internet the same problem might occur.
• We will check for answers that would arise from solutions to the original Berkeley project. Such answers
indicate that your solution is incorrect, reproducing the errors of the Berkeley lectures. This will cause
you to fail some of our additional tests and you will lose marks for those tests.
• If we find evidence of plagiarism we will investigate thoroughly and we will send your case to the
University Academic Offenses Office.
• Please do not implement your own ”improvement” to the search algorithms: it will wreak havoc with
the automarker. (Note, if you have invented a significant improvement we would be happy to hear
about it, but don’t use it in this assignment).
• You will be asked to write, sign, scan, and submit a statement acknowledging that the code you
submitted was written by you.
• Although the assignment includes an autograder, additional tests will be run on your code after submission.
Working successfully in a pair
You may work in pairs for this assignment.
If you are working with a partner, make sure that you are actually working together. Your goal should be for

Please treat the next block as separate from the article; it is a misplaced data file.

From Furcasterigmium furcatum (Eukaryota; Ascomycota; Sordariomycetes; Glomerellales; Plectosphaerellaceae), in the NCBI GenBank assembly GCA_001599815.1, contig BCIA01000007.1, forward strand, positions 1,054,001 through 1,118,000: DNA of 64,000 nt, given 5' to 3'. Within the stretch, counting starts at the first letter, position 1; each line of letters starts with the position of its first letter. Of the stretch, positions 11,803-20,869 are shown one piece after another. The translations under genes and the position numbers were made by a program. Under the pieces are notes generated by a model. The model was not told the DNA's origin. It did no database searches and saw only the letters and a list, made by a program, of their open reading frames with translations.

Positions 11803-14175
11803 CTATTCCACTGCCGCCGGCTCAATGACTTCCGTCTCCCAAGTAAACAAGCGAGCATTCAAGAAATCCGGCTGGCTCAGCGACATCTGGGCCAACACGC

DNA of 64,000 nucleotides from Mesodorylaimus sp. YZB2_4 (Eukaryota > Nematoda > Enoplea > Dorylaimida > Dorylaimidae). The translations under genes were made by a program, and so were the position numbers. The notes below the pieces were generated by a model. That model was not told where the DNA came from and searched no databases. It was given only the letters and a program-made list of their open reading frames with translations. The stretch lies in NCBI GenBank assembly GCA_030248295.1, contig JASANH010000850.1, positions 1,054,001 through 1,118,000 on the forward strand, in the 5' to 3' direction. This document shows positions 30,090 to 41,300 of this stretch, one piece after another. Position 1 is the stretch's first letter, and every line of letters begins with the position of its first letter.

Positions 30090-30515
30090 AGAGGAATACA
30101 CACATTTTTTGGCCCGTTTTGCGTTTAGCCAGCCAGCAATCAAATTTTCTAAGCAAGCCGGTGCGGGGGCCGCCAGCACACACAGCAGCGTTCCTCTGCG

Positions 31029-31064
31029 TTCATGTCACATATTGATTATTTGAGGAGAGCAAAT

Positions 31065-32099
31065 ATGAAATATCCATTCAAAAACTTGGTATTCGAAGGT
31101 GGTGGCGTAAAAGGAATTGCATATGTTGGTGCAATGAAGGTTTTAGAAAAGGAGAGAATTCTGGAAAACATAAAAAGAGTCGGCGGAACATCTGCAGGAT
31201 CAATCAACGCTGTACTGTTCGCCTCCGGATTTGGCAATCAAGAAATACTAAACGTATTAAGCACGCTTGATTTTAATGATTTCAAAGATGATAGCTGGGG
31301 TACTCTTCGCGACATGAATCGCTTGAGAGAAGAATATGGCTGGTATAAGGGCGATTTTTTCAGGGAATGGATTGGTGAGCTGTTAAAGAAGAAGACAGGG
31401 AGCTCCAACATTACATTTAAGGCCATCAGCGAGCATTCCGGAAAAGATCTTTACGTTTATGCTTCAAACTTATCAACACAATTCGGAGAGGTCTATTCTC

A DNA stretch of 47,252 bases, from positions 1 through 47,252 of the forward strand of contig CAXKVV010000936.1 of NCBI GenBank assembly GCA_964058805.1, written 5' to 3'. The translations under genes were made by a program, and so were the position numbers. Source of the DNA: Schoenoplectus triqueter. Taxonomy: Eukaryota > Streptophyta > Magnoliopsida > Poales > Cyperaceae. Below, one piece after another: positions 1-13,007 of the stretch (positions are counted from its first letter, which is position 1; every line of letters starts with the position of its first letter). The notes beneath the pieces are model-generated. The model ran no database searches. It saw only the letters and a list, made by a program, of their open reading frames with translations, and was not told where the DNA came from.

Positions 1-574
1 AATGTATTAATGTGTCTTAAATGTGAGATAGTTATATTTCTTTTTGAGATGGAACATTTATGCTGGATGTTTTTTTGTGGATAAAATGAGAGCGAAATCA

the two of you to help each other learn the material and to avoid getting stuck with frustrating errors. If you
split up the assignment and work separately, you are not getting practice on all aspects of the assignment.
Sometimes a student who is working with a partner drops the course or becomes ill in the middle of an
assignment. If this happens, the other partner is still responsible for completing the assignment on time. If
he or she has been actively engaged in the entire assignment, this should not be a problem; the assignments
are designed so that an individual student can complete them. However, if the remaining partner has not
been actively involved or does not have copies of all of the work, they will have serious difficulty completing
the assignment. Make sure you don’t find yourself in this situation: Be active in all parts of the assignment,
and make sure that at the end of each meeting, both partners have a copy of all of the work.